The Criterion Collection
Did You See This?
An outstanding course on Kieślowski, the revival of a Sundance award-winner, and a couple of ranked lists are among this week’s highlights.
By David Hudson
This year’s round sees a category shake-up and two female writer-directors out front.
The range this month stretches from the silent era to this weekend’s launch of The Liberated Film Club.
The late director of Canoa: A Shameful Memory aimed “to show people the real Mexico.”
Panah Panahi’s debut feature expertly balances “knockabout humor and slowly tightening tension.”
This week: Visconti, Bertolucci, Sumiko Haneda, Lynne Sachs, and designer Barbara Baranowska.
Voir is “a new documentary series of visual essays celebrating cinema.”
Several of the season’s best-reviewed films arrive in the Windy City.
One of cinema’s most eclectic and impactful curators is fêted in the cities were he lived and worked.
In the news this week: Isabelle Huppert, David Cronenberg, Peggy Ahwesh, Doris Wishman, Tacita Dean, and Orson Welles.
Apichatpong Weerasethakul’s new film will eventually make it to your local theater, and critics say it’s worth the wait.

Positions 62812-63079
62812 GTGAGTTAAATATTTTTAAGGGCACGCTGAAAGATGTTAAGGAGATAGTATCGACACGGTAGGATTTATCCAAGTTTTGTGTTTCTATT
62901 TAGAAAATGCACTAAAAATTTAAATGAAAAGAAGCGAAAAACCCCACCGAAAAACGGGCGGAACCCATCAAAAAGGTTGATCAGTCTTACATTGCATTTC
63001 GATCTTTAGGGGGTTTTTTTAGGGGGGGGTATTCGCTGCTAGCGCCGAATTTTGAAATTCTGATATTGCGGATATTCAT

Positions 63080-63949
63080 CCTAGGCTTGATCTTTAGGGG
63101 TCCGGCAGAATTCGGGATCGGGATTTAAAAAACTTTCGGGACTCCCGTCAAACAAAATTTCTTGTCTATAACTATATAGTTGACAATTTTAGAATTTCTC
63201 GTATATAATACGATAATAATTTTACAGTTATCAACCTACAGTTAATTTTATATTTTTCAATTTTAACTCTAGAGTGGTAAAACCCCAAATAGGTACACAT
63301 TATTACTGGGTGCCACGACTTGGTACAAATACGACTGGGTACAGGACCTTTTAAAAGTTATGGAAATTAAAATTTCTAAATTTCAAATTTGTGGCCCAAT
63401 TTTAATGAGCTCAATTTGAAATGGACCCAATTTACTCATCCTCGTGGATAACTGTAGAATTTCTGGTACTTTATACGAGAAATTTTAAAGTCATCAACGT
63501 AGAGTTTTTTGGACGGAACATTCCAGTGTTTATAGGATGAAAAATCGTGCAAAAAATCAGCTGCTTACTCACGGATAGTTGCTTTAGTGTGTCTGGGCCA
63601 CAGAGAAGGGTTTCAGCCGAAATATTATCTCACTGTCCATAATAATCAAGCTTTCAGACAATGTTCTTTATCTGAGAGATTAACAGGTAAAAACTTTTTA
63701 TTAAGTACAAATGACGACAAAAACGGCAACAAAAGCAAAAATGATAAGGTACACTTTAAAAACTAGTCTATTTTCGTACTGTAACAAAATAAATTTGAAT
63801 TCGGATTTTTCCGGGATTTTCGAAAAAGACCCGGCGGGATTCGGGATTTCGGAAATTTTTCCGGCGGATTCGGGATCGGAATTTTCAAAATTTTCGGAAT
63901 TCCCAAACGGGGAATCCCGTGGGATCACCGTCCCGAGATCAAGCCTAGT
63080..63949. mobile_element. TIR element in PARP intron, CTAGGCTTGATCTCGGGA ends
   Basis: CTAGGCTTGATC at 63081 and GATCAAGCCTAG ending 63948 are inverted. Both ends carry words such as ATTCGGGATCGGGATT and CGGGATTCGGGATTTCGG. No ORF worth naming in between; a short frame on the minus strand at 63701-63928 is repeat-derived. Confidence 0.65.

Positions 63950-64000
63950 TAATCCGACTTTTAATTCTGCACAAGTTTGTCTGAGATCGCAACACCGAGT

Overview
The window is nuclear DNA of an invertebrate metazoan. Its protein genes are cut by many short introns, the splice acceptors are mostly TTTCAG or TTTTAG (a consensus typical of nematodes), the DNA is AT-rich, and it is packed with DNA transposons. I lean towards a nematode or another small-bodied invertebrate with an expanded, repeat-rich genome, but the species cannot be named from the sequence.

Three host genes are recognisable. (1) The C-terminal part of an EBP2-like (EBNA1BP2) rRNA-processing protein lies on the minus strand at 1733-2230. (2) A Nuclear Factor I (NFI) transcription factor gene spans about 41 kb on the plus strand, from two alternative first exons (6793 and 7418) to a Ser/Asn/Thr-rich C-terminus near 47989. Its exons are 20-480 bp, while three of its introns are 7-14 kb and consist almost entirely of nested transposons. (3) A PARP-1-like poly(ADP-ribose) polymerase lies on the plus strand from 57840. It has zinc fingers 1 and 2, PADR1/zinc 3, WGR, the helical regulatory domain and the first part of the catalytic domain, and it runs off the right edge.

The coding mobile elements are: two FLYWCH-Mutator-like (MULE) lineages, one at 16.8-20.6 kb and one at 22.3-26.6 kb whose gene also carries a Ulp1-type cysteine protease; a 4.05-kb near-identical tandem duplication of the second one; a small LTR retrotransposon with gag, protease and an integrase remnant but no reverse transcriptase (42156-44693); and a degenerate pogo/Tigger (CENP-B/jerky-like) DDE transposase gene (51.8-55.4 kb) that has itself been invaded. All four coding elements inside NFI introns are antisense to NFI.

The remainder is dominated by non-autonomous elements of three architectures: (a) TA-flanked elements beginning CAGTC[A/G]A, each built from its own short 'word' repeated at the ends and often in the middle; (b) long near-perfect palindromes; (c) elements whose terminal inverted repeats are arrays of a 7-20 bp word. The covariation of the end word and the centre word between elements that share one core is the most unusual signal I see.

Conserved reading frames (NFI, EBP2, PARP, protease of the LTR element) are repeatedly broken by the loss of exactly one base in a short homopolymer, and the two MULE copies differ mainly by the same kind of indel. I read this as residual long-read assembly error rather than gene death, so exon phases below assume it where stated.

A rediscovered anti-fascist short is among the highlights of this year’s program of restorations and revivals.
Introduction won a Silver Bear in Berlin, and Lee Hyeyeong returns to the screen for the first time in over a decade for In Front of Your Face.
Mills winningly enlivens the old tropes of a story we’ve seen a thousand times before.
This week we’re celebrating Haile Gerima, reading the new Cinema Scope, and listening to Julie Delpy.
Fresh out of luck in Texas City, a fast-talking porn star aims to get back to LA.
It’s National Silent Movie Day—and the Pordenone Silent Film Festival opens on Saturday.
Adoption was the first Hungarian film to compete in Berlin—and the first film directed by a woman to win the Golden Bear.
Denzel Washington and Frances McDormand star in Coen’s first feature as a solo director.
Joanna Hogg, Terence Davies, and Lynne Ramsay look back on their days in film school; and Bill Morrison issues a warning.
The celebration of the life and work of the filmmaker, novelist, rebel, and father has just begun.
No one’s claiming that Cry Macho is a great movie, but plenty are moved to reflect on what Eastwood has meant to us over all these years.
Wes Anderson collects his favorite New Yorker stories, and Werner Herzog has written his first novel.
Kenneth Branagh gets an early awards season boost, while Indonesian director Kamila Andini wins the Platform prize.
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